A couple years ago, we showed you some photos inside the Detroit Boat Club on Belle Isle. The concrete structure was in pretty rough shape, but still very much in use by hundreds of rowers. Curbed recently stopped back to see what’s been going on since and what’s next for this historic structure.
The building needs millions in renovations, so progress continues slowly. But we were able to capture a few new renovations, including a shiny blue band shell that was so rotted before that you could practically see through it.
Gene Chamberlain, who showed us around the Boat House, said that the band shell was built in the mid-30s and there wasn’t a single square angle to it. They took it apart, refinished, and put it back together like a puzzle.
Recent outside renovations also include the docks to the west (22 slips). Soon, the Olympic-sized pool (where Johnny Weismuller once swam) could be filled again.
Recent improvements inside include a finished conference room on the second floor that’s available for events and meetings, two bathroom renovations, a new weight room on the bottom floor, oars that form art through a hallway, and a room full of donated woodworking tools.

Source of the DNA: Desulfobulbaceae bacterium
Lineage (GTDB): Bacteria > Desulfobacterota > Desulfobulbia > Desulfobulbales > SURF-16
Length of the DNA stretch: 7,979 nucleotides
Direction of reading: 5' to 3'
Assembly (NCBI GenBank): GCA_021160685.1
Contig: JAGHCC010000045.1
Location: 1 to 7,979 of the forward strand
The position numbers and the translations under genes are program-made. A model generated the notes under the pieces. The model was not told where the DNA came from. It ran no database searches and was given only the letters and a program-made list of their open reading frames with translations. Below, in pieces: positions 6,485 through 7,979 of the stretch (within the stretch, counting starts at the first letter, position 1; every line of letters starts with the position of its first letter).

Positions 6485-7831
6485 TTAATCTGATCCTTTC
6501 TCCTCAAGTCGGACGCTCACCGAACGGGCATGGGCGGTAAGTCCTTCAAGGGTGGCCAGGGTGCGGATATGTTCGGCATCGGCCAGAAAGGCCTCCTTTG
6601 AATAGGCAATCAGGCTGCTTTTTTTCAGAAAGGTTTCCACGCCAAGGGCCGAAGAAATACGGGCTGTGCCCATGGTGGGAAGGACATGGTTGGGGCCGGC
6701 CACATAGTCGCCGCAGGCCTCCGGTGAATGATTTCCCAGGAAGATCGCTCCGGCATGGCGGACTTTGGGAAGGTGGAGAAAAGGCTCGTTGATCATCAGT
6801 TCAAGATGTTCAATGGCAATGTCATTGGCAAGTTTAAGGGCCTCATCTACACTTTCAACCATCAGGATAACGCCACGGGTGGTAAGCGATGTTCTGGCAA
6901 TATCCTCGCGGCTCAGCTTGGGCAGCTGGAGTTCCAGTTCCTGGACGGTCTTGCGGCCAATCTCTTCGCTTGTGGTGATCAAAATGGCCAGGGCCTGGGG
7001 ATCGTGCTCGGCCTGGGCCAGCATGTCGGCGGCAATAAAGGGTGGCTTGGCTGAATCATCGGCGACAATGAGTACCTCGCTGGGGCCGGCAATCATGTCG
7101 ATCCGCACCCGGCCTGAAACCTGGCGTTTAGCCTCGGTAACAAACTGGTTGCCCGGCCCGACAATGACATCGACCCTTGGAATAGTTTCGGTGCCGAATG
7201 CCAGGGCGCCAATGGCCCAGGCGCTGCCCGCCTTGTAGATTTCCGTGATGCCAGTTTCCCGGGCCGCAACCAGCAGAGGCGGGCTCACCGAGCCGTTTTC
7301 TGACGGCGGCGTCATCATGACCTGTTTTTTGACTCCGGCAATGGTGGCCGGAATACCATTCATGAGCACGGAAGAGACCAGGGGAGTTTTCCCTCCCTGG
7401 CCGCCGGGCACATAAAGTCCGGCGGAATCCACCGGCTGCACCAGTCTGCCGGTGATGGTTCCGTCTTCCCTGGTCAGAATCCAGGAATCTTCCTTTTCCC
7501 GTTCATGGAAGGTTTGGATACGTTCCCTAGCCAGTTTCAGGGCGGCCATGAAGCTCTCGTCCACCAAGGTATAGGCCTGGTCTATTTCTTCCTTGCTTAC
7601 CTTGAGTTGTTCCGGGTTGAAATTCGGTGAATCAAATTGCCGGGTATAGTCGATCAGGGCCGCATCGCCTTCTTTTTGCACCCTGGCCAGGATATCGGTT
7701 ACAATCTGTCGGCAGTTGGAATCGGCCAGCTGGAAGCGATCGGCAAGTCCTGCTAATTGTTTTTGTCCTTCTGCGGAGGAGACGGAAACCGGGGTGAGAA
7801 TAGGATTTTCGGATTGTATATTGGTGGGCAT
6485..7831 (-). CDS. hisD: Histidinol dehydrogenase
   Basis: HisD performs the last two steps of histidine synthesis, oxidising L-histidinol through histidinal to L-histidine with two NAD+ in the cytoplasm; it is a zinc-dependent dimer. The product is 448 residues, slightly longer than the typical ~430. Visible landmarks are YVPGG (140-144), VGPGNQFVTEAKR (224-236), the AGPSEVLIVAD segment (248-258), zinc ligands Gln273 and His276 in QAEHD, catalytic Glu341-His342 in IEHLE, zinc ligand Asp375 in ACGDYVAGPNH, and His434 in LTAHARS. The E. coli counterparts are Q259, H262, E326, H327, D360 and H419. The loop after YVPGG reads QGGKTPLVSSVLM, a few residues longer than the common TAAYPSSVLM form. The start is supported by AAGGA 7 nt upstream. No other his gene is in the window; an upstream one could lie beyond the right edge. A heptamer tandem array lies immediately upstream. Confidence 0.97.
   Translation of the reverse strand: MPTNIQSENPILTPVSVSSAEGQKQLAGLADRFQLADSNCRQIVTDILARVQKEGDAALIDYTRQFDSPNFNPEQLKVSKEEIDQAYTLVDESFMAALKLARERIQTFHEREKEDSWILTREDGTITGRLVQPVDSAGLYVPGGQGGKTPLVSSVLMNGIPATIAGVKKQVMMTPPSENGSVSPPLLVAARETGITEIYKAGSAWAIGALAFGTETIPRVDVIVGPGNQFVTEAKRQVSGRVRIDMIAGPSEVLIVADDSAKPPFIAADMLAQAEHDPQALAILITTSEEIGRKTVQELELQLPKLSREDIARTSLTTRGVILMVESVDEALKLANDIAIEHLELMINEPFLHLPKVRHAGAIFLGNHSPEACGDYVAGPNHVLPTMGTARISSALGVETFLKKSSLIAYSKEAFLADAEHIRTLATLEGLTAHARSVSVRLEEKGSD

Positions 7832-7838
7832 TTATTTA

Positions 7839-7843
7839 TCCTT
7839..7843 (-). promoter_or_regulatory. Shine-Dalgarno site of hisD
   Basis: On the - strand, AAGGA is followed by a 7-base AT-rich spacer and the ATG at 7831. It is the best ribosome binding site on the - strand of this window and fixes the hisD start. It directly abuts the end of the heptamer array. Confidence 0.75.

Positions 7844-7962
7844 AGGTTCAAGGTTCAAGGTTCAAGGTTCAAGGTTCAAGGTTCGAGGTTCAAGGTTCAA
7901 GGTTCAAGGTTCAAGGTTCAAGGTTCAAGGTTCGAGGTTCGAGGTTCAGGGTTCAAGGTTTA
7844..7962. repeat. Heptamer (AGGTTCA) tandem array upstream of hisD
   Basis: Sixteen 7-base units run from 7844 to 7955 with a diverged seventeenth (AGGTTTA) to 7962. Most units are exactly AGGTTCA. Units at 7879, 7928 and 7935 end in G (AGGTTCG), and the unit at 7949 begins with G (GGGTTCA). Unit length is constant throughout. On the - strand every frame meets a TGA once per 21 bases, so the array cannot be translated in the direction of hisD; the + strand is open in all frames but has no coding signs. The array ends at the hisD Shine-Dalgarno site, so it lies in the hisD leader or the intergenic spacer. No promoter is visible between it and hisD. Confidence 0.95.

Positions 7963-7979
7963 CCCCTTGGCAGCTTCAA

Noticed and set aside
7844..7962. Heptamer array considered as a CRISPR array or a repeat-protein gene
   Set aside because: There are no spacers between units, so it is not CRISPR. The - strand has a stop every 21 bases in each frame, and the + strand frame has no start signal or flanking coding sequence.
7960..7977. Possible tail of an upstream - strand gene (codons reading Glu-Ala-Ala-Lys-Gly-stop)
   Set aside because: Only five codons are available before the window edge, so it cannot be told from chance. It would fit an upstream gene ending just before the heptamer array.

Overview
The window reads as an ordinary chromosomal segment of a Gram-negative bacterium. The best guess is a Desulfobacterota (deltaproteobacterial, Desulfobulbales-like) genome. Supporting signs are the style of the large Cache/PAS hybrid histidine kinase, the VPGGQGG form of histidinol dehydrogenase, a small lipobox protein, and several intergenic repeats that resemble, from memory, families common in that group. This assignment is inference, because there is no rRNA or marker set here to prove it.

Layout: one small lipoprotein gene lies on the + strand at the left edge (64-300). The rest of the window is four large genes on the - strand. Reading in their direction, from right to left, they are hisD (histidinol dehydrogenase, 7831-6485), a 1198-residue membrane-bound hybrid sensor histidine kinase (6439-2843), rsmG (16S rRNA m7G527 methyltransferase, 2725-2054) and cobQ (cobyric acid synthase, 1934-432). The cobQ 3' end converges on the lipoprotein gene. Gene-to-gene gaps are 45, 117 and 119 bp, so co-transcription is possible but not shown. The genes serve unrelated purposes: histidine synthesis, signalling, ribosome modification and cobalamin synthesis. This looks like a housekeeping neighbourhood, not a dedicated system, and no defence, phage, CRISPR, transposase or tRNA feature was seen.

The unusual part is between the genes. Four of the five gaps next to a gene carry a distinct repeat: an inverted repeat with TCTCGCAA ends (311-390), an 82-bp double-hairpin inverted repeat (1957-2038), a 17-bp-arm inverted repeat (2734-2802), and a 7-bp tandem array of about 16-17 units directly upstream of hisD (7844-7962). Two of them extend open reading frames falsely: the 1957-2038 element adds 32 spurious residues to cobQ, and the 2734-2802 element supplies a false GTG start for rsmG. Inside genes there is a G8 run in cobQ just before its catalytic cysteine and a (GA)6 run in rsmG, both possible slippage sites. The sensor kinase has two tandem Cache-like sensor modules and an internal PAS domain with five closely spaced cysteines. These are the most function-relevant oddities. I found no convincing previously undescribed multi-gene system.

Also to note - much of the wood paneling in the main lobby has been restored, and some of the wood came from the recently renovated Forest Arms Apartments.
Here are a few of the interior details captured by our photographers.
What’s next for the boat club? First is work on the exterior stucco, which gives the building its crumbling look. The building is made of concrete; it’s fine and the structure (built in 1902) was recently assessed by divers. Also on the to-do list: repairing the ceiling in the dining room, giving the kitchen a deep cleaning, and finishing the ballroom.
Here’s a glimpse of what we saw inside the Detroit Boat Club as it forges ahead room by room.
Over 300 athletes use the Detroit Boat Club at various levels (youth, adult, beginner, advanced). The Friends of Detroit Rowing, in activating its strategic vision, have initiated Project Pull Together. The project’s goal is to renovate the historic boathouse and draw on the building and surrounding site as a tool for a sustainable future, hereby increasing positive Metropolitan Detroit experiences. There’s a Monte Carlo Night fundraiser scheduled for March 11, which will include cocktails and casino games. Funds raised will benefit the Boat Club. More info can be found here and those interested can contact Ryan Abney.